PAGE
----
LONDON — Greece’s dramatic debt crisis has drawn media attention from the world over, as the depression-racked country flirts with bankruptcy and a possible exit from the euro currency.

LONDON — Greece’s dramatic debt crisis has drawn media attention from the world over, as the depression-racked country flirts with bankruptcy and a possible exit from the euro currency.


Inevitably, reporters and editors have reached for their dog-eared school copies of tales from ancient Greek history and mythology to describe events in the modern-day Hellenic Republic. Had the government in Athens been entitled to royalties for such references and allusions, it would have harvested a tidy sum by now to help pay off its debts.


Here’s a primer on some of the more popular usages and their back (way, way back) stories:


—Prime Minister Alexis Tsipras successfully persuaded his fellow Greeks to reject austerity measures in a recent referendum, but it was a "Pyrrhic victory" since he now faces an even more devastated economy and deeper austerity cuts.


The phrase, about a victory won at too great a cost, refers to King Pyrrhus of Epirus’ subduing of Roman forces in the Battle of Asculum in 279 B.C. After losing a staggering number of men, Pyrrhus is alleged to have said that another such "victory" would ruin him.


—During marathon (another Greek reference) negotiations with other European leaders, Tsipras was said to be caught "between Scylla and Charybdis," made to choose between a bailout with punishing terms or a disastrous ejection from the eurozone, the club of 19 nations that use the euro.


Scylla and Charybdis were sea monsters who assumed the forms of a rocky shoal and a whirlpool, respectively, on either side of the Strait of Messina between Sicily and the Italian mainland. Sailors such as Odysseus, in Homer’s "Odyssey," had to pick which one to confront in the narrow channel — in essence, a choice between two unpalatable options. In English, "between a rock and a hard place" is a rough equivalent.


—Against his own party’s ideals, Tsipras has now committed himself to more "draconian" budget cuts, with Greece forced to carry out the "Sisyphean task" of ever-increasing austerity.


In Athenian history, Draco was a politician who codified the city-state’s laws in the seventh century B.C., but the punishments, though impartial, were resented as overly harsh. According to Greek myth, the gods condemned Sisyphus, the ruthless king of Corinth, to the fruitless, never-ending task of rolling a heavy stone up a hill only for it to roll back down again.


—To qualify for a third international bailout, Greece must adopt the "Procrustean" reforms, such as liberalizing closed professions and loosening labor rules, that economic powerhouse Germany insists are the path to success for all eurozone countries.


Procrustes was a giant who stretched or lopped off the limbs of his captives so that the helpless victims would exactly span the length of his bed, a cruel one-size-fits-all approach that made no allowances for individual differences or unusual circumstances. A "Procrustean bed" is an arbitrary standard to which everyone must conform, however painful.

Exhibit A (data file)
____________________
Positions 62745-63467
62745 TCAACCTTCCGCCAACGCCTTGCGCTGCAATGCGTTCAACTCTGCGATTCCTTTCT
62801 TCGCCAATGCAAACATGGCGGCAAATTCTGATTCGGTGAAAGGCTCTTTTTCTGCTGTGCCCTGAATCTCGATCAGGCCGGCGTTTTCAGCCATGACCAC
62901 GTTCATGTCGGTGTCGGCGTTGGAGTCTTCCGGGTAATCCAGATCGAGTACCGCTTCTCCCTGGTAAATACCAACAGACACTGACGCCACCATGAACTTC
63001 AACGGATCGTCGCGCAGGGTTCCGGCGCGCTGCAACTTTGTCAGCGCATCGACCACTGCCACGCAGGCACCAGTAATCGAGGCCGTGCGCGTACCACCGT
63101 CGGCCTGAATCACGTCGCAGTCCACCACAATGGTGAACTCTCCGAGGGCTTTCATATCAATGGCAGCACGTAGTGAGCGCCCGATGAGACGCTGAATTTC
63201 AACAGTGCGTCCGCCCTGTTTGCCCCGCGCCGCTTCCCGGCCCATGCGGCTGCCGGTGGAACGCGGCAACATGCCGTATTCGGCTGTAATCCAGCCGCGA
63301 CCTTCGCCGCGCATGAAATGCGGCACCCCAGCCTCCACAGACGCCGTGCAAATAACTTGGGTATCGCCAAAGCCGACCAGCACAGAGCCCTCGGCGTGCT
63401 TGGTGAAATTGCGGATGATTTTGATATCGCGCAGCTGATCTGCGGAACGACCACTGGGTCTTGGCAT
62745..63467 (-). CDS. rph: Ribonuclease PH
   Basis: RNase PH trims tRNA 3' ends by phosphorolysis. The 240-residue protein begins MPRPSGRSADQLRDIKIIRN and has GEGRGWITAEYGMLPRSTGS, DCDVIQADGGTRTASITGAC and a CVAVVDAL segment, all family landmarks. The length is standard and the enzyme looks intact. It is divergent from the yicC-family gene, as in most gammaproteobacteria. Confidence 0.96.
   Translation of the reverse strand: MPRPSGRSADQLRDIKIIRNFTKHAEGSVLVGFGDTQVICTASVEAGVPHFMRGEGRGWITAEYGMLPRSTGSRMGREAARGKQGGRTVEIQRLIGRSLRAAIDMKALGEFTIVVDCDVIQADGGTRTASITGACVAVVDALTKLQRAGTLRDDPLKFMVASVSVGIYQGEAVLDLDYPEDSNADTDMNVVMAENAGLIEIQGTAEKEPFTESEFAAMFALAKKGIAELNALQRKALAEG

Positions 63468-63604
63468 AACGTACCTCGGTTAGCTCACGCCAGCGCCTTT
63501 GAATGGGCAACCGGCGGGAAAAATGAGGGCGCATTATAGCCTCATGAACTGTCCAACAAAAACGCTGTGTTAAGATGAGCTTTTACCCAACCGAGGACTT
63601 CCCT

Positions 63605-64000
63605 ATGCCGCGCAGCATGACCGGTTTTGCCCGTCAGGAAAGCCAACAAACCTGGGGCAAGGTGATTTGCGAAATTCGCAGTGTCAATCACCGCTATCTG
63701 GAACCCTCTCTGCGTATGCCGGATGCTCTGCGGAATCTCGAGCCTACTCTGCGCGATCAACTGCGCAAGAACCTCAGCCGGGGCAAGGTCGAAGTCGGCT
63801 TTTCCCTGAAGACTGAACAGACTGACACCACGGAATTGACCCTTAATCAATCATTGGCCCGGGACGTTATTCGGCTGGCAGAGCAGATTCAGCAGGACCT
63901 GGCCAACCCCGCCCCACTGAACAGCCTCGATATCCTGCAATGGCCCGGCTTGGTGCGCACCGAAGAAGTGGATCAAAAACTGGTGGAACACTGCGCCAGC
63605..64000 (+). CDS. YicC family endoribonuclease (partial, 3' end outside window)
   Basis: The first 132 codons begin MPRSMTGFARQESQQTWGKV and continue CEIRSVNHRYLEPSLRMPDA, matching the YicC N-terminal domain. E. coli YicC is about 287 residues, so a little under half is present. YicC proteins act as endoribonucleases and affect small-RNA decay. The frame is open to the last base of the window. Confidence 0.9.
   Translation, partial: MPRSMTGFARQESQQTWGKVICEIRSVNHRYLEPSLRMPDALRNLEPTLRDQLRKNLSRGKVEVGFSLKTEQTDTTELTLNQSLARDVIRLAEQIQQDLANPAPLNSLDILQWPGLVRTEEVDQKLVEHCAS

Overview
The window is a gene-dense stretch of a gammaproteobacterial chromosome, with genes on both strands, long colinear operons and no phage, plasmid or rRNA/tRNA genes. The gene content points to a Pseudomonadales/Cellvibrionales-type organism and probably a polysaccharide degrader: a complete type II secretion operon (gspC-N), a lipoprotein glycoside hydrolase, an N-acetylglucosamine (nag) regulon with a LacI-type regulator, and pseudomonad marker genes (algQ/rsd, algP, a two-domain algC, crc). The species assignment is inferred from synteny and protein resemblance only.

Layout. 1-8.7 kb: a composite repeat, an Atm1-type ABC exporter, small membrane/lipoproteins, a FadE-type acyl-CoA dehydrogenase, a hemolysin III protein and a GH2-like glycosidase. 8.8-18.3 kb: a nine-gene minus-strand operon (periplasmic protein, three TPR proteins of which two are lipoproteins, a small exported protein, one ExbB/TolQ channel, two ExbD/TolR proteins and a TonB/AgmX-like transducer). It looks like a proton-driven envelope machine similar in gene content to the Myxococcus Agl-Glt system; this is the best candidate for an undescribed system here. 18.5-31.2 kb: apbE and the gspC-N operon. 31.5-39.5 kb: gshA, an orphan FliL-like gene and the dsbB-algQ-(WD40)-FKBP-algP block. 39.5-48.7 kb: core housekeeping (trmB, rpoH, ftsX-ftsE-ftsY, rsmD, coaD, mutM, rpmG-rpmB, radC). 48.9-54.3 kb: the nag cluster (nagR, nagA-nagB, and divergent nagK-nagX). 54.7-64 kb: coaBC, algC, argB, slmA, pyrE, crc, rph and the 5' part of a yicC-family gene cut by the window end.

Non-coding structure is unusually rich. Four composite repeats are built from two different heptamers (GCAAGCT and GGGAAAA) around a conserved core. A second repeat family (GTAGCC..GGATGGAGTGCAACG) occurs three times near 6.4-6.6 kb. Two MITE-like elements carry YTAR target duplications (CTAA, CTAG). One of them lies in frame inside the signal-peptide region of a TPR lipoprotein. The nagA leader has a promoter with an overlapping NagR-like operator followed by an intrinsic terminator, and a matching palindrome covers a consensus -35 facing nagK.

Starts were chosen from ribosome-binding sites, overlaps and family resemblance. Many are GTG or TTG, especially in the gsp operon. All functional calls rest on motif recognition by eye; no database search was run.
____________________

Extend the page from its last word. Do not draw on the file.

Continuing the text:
—Ridding Greece of its endemic political patronage and corruption will take a "Herculean effort," similar to cleaning the "Augean stables."


Of the 12 "labors" set for the mighty hero Hercules, the smelliest was to flush out, in a single day, the stables where King Augeas kept thousands of cattle, which some versions of the story say hadn’t been cleaned for 30 years. Using brains and brawn, Hercules tore through a stable wall, then dug trenches for two nearby rivers to surge through and sluice away the muck.


—Greek banks, which shut their doors for three weeks because the European Central Bank capped their emergency funding and raised its collateral requirements, will have to apply, like Telephus, to the central bank to help rescue them when they resume full operation again.


Telephus, the king of Mysia, was wounded by the warrior Achilles in battle. In an unfortunate irony, an oracle told Telephus that only the person who inflicted the wound had the power to heal it.


Despite the threat of eviction from the eurozone and even the wider European Union, many Greeks say that the idea of a united Europe is inconceivable without their country’s participation, since Greece gave the continent its name, from "Europa."


Europa was a Phoenician princess of such astonishing beauty that Zeus, disguised as a white bull, spirited her off to Crete and had three children by her. How willing or happy she was varies in the telling, but the "Rape of Europa" is a common theme in Renaissance painting. "Europe" as a place name in English occurs as far back as the Old English period more than 1,000 years ago, according to the Oxford English Dictionary.


—As Greece submits to the eurozone’s dictates and surrenders some of its national sovereignty, remember what happened to the poor island state of Melos in 416 B.C. during the Peloponnesian War.


During the bloody decadeslong war between Athens and Sparta, the island of Melos tried to maintain neutrality. Athens insisted that Melos join its alliance, noting threateningly that the powerful do what they want and the weak must accept it, according to the historian Thucydides in his famous "Melian Dialogue." When the leaders of Melos refused, the Athenians slaughtered the island’s men and sold its women and children into slavery.


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